Families are adaptive systems and parent–child interactions are at least partially determined by economic and cultural factors. For example, in circumstances of extreme external threat to the integrity of the family, such as poverty, war, or transnational flight, sensitive parenting may be particularly difficult. We must understand both the family's circumstances and our own social expectations of parental behaviours before concluding that a parent is neglecting a child.
To allow children's services to develop locally, but in keeping with national frameworks, GPs may be asked to share information from case records with various other agencies. The aim is to ensure an inclusive and supportive service in child protection, working to provide a seamless electronic tagging system for ‘vulnerable’ children accessible across health, education, and social services. Defining vulnerability is, however, far from straightforward in relation to child neglect. There is clear guidance concerning disclosure of information, even without consent, if a child is believed to be at risk of serious harm or a child is in danger, but it remains unclear how serious harm or danger is constituted within the context of neglect prevention.22
Sharing information and working within multidisciplinary teams is nothing new for GPs. Sharing sensitive information with agencies not attached to the practice and collating information from child and parental records is new and creates many challenges. These issues are repeatedly cited in significant child protection inquiries and illustrate the lack of shared understanding of the concept of child neglect.
The RCGP chose not to support full implementation of the recommendations of the Climbié report on wider information gathering on children. We think that this decision may reflect a conceptualisation of child neglect in terms of specialist knowledge rather than being embedded in the fundamental elements of family medicine. It may also reflect a predominantly adult discourse taking precedence over a child-centred approach.23 The RCGP's Grasping the Nettle report24 specifically recommended that there should be no compulsion to gather information about a child's social and developmental issues at a new patient medical. It also considered that patient information could not be shared without consent unless there was a serious risk of harm or death. This response highlights the real difficulties that general practice has in sharing such information with other agencies and emphasises the crucial importance of gaining parental consent for information sharing. It also brings into focus potentially conflicting ethical responsibilities to children and parents. The RCGP guidance may be challenged in light of recent child protection cases, such as that of Baby Peter.
Child neglect is underreported and therefore we do not have accurate data on which to base service planning and provision to create an adequate service for dealing with vulnerability in families. High-quality needs assessment is therefore crucial in the development of local services.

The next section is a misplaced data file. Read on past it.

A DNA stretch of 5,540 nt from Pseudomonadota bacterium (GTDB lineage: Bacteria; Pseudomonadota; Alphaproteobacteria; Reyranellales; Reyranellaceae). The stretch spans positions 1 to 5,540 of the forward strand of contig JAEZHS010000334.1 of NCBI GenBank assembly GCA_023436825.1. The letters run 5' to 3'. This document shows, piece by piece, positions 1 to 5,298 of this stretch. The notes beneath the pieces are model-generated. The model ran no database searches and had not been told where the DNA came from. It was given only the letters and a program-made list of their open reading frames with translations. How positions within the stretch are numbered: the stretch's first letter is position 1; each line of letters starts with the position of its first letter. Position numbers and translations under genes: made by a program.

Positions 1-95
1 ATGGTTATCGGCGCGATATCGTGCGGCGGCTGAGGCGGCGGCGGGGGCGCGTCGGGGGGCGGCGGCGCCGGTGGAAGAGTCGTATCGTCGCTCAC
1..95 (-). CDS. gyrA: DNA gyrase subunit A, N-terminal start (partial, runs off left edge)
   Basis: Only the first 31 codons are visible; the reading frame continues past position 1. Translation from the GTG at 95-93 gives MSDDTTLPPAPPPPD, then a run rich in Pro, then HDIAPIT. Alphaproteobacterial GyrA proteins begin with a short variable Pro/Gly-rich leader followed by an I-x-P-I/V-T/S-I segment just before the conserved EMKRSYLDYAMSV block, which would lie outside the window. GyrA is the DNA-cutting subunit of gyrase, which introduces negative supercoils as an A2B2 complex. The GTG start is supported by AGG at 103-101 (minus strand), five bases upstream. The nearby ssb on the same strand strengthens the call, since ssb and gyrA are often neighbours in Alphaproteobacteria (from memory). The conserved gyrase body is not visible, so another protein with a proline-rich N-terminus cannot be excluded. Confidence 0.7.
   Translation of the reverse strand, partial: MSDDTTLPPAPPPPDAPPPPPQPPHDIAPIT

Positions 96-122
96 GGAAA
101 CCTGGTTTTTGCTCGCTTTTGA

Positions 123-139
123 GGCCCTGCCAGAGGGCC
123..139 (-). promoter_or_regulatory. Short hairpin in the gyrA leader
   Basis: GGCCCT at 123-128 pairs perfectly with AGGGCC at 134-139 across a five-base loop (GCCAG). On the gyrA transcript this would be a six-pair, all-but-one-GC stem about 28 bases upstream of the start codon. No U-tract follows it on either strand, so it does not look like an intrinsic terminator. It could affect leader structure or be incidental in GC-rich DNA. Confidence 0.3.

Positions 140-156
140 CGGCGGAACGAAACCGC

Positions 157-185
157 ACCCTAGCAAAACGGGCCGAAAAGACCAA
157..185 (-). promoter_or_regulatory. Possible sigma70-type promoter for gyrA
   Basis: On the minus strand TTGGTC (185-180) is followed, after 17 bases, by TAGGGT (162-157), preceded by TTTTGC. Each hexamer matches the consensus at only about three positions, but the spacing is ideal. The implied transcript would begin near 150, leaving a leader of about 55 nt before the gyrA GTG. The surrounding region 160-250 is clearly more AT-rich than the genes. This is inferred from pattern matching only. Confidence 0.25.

General practice should acknowledge its central role in the management of child neglect. Our principal responsibility lies in the identification of problems and in effective communication with families and with other professionals. We need to be better informed about the social, emotional, and cognitive development of young children and we need a language to describe problems in these domains which will be understood by other professionals. Adoption of a common conceptual framework, such as the ‘Solihull approach’ to infant mental health,25 is a good starting point and training is currently being offered in Glasgow as part of its developing comprehensive parenting support strategy. Supervision groups for GPs, as described by Hølge-Hazelton and Tulinius14 could also prove valuable in establishing a shared understanding within the profession. We need clarity about which information can and should be shared with other agencies. Finally, the attachment of health visitors to general practices, a working relationship which is threatened or already lost in many parts of the UK, should be reaffirmed and consideration given to shared records.
The effective management of child neglect will draw on interventions from a number of perspectives: the treatment of parental mental health or problem substance use, improving parental resilience, encouraging social support, and improving parental knowledge about parenting and child development. Structured parenting programmes involving parents and children can also markedly increase parental sensitivity and child attachment security.26
General practice can help to prevent the ‘intergenerational cycle of neglect’,27 in which parents may replicate their own adverse childhood experiences.28 Many GPs have an intuitive understanding of this familial pattern. GPs and health visitors provide a universal service to these vulnerable families in terms of identification, referral, and non-stigmatising supportive therapeutic relationships. This work receives scant official acknowledgement. For example, the most recent policy document dealing with child protection in Scotland29 does not mention general practice at all. GPs must become full partners in the planning and delivery of services to neglected children or we shall continue be part of the ‘neglect of the neglected’.30
Freely submitted; peer reviewed.